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Shades of Gray: A Novel of the Civil War in Virginia Paperback – January 12, 2008


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Editorial Reviews

About the Author

Jessica James is a former newspaper editor who spent 18 years in a newsroom before turning her attention to writing fiction. She enjoys reading 19th century fiction and non-fiction, and writing about the honor, traditions and strong Christian principles prevalent in the South during the Civil War. James holds a master’s degree in communications and a bachelor’s degree in public relations/journalism. She is featured in the book, 50 Great Writers You Should Be Reading, which was published in 2010.
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Product Details

  • Paperback: 468 pages
  • Publisher: Patriot Press; 2nd edition (January 12, 2008)
  • Language: English
  • ISBN-10: 0979600006
  • ISBN-13: 978-0979600005
  • Product Dimensions: 6 x 1.1 x 9 inches
  • Shipping Weight: 1.6 pounds (View shipping rates and policies)
  • Average Customer Review: 4.3 out of 5 stars  See all reviews (999 customer reviews)
  • Amazon Best Sellers Rank: #853,962 in Books (See Top 100 in Books)

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Customer Reviews

This book was almost like the author didn't want to end the story so kept going on and on.
Robin
I thought this book was very well written, had good plot lines and character development, and was a good story.
JR
I would recommend this story to anyone who loves the romance of history, as well as a good love story.
Cynthia L. Hendrickson

Most Helpful Customer Reviews

109 of 109 people found the following review helpful By Heather Brush on December 19, 2007
Format: Paperback
There was a divide among the states, among brothers, families, and friends. There was a common ground, in honor. Jessica James' book, "Shades of Gray," is a novel about the Civil War in Virginia, but it is more about the honor and dedication, beliefs and convictions of both sides, than about the battles themselves.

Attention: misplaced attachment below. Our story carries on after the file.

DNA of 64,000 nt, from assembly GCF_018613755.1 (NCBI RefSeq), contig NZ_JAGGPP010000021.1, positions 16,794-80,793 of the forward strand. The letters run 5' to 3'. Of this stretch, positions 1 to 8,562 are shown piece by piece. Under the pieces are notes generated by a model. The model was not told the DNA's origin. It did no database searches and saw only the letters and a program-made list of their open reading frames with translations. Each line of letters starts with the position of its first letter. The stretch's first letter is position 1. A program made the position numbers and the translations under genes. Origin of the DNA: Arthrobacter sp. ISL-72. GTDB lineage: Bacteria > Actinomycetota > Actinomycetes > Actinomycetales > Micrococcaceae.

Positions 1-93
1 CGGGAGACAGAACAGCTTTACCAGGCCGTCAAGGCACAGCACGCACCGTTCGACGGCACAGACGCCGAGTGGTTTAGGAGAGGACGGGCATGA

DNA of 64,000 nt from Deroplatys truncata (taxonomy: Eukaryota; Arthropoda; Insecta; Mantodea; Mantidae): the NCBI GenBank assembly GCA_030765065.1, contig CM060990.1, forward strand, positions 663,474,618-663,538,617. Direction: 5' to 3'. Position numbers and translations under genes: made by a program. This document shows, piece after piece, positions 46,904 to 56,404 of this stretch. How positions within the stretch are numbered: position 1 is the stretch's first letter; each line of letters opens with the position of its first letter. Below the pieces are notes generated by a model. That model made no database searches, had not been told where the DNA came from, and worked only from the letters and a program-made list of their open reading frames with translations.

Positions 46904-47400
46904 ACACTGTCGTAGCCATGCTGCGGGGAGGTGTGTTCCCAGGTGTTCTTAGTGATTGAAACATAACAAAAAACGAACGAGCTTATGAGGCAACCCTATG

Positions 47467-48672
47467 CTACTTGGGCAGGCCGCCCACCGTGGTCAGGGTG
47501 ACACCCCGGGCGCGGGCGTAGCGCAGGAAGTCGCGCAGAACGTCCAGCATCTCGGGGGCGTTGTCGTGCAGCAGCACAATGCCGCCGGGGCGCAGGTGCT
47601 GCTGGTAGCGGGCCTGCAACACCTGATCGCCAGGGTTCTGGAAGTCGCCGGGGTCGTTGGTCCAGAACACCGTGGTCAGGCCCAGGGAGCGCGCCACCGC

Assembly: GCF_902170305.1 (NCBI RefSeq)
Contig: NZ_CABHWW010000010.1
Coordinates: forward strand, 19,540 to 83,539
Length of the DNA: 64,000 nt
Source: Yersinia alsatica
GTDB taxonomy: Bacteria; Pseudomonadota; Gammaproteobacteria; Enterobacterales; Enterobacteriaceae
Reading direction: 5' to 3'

Captain Hunter, a Confederate cavalry officer, is a fierce and worthy opponent to the Union. His determination and cunning is respected and feared. He'd never met an equal on the field, until a Union spy came face to face with him at a river crossing. Sinclair, with an imposing beast of a black horse, was a legend, escaping the grips of death again and again. These two foes would hunt each other, evade each other, and eventually, save each other's lives. Sinclair holds more secrets than the future plans of the southern forces; Sinclair is a woman in scout's disguise. Known only to her cousin's husband, Colonel Jordan, she is sent on missions to deliver messages, bring back information, and try to stay alive. Her desire to fight for her beliefs leads her to much more; going up against the famed Hunter becomes a challenge she cannot stop herself from pursuing. What she ends up allowing herself to do is well beyond what is expected, or accepted in the days of the Civil War.

Capturing the reader's attention from the start, Jessica James offers a different sort of historical fiction. While the conflicts and skirmishes are detailed and enthralling, the feeling within the soldier is what is so important here. The passion and depth of convictions is clear, respectfully portrayed on both sides, to a point. The plot is intricate with southern nuances, northern straightforwardness and the inner and outer battles of war.
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70 of 73 people found the following review helpful By David Wright on April 14, 2008
Format: Paperback
I have given relatives and friends a number of copies of Shades of Gray as I was so impressed by it. Their feedback has been fantastic! A sister wrote she could hardly put it down. Not a word should be changed, not a line omitted, perfect, she cried over it.

Sons of Confederate Veteran Camp members have also purchased copies and love it.
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38 of 39 people found the following review helpful By Miranda on April 2, 2008
Format: Paperback
Jessica James' Shades of Gray is a touching, captivating tale about Andrea, a spirited young woman serving as a scout for the Union, and Hunter, a dashing, powerful colonel in the Confederate army. After Andrea saves Hunter's life, their fates become intertwined as she poses as a Southern lady, reveals her true identity as a Unionist, and eventually ends up as a captive in his home.